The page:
States File New Lawsuit Alleging Price-Fixing Collusion Among Generic Drugmakers


A newly filed lawsuit singles out more drugmakers for allegedly conspiring to maintain artificially high prices for generic drugs. The latest legal action accuses Pfizer, Novartis, Teva, Mylan and others of manipulating the price of generic drugs. The latest legal action follows on the heels of other allegations of price-fixing schemes between companies.

In the latest legal action, the attorneys general from 46 states, the District of Columbia and four U.S. territories accused the drugmakers of conspiring to rig the prices of approximately 80 generic drugs between 2009 and 2016, Reuters reported. The plaintiffs accused the companies of placing “profit over the public interest, depriving millions of consumers of lower prices for needed medication.” The lawsuit specifically named 10 executives, including sales and marketing directors, the news agency added.

The latest lawsuit follows on the heels of Hector Armando Kellum, a former senior executive with the Novartis subsidiary Sandoz, pleading guilty for his role in a price-fixing scheme for generic drugs developed by his company, including clobetasol and nystatin triamcinolone cream. Kellum pled guilty in February and agreed to cooperate with the Department of Justice Antitrust Division’s ongoing investigation into criminal antitrust violations in the generic drug industry. Weeks after Kellum’s guilty plea, Sandoz, the generics arm of Swiss pharma giant Novartis, agreed to pay $195 million to settle its role in the price-fixing scheme. Sandoz marked the third pharmaceutical company to admit to criminal antitrust charges in the ongoing investigation, the government said. The other two companies, Heritage Pharmaceuticals and Rising Pharmaceuticals (now known as Kavod Pharmaceuticals), both settled with the government last year. 

The latest lawsuit specifically hones in on topical treatments and alleges that the companies conspired to not undercut other products in order to keep prices high. They claim the companies agreed to follow each other’s price increases and maintained regular meetings in order to “reinforce” their understandings. The companies agreed to complementary price increases over the years, the complaint alleges.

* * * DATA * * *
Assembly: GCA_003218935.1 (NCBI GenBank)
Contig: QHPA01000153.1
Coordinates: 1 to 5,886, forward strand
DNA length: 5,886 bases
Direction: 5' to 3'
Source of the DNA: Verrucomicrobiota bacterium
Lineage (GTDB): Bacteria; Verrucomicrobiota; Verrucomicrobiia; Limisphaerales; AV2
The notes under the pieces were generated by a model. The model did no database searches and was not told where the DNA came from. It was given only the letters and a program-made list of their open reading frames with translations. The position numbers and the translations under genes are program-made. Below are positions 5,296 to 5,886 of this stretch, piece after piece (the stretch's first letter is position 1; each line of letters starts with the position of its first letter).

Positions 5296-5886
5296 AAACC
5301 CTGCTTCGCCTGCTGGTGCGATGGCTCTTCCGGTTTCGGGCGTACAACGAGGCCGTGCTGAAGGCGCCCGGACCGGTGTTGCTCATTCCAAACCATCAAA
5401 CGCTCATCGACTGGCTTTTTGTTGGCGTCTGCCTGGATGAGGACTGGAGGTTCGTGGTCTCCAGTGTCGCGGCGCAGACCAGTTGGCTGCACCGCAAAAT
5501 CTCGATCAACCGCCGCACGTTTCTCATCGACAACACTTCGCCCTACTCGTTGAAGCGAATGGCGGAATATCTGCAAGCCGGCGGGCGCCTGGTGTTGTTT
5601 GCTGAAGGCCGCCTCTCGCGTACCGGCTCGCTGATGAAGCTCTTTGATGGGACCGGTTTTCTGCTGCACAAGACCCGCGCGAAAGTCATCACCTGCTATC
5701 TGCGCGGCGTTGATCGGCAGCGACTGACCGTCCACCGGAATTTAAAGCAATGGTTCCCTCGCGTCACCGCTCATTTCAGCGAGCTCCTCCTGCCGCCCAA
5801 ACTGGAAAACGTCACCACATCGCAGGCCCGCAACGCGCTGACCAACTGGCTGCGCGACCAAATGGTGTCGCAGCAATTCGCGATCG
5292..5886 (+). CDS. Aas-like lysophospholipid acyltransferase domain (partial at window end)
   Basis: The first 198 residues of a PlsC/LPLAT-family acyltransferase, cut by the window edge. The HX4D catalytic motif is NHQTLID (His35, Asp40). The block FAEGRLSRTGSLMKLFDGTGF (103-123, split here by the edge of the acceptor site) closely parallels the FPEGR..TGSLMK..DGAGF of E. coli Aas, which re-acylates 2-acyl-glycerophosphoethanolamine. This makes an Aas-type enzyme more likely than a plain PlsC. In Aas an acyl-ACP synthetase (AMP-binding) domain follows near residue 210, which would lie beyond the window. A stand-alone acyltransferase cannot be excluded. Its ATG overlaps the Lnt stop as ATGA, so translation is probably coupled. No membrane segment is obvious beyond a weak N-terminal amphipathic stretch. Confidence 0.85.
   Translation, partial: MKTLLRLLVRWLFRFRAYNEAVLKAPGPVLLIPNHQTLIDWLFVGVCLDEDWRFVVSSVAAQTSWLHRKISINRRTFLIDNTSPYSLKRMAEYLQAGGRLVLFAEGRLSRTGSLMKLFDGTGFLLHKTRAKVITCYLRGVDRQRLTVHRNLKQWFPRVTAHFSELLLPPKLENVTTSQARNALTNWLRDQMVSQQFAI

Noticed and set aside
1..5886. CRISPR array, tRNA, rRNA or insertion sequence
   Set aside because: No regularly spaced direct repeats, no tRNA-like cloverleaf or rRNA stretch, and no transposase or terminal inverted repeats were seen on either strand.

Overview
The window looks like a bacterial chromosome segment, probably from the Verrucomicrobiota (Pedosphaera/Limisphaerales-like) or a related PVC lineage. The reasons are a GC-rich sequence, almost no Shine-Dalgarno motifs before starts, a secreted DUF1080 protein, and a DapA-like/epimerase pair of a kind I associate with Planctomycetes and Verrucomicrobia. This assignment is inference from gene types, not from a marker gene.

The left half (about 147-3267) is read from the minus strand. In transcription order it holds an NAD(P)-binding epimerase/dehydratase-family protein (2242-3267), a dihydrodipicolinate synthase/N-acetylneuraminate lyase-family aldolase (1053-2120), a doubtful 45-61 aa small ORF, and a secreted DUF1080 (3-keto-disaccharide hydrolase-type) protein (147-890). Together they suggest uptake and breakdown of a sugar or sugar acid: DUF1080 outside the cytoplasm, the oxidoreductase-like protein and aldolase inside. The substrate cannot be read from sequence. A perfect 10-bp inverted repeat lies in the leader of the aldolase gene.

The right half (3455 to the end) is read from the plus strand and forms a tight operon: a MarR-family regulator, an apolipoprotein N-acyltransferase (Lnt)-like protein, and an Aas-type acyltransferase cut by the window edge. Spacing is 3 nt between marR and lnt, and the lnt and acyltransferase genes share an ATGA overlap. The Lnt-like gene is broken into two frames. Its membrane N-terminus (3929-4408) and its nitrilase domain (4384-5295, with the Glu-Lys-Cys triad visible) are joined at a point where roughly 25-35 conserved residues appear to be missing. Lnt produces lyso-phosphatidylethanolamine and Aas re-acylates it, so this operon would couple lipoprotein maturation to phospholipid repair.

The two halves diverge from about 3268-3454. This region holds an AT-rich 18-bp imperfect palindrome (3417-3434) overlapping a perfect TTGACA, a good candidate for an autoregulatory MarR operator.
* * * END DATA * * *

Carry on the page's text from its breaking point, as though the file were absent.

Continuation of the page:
“The sales and pricing executives at these companies know each other well and have used those business and personal relationships as a means to collude to limit competition, allocate customers, and significantly raise prices on dozens of generic topical products,” the plaintiffs claim in the filing. “Rather than enter a particular generic drug market by competing on price in order to gain market share, competitors in the generic drug industry would systematically and routinely communicate with one another directly and divvy up customers to stifle price competition and maintain artificially higher prices.”

Medications the 500-page lawsuit singles out include glaucoma drug Xalatan, acne drug Differin, anti-seizure medicine Dilantin, anti-fungal medicine Lotrimin AF Cream and Ritalin for attention deficit disorder, Reuters noted.

Novartis spokesman Eric Althoff told Reuters that the instances of misconduct related to its $195 million settlement in March “do not support the vast, systemic conspiracy the states allege.” Sally Beatty from Pfizer told Reuters the company does not believe it engaged in any unlawful conduct. Lauren Kashtan from Mylan echoed that and told the news agency that her company found no evidence of price-fixing.

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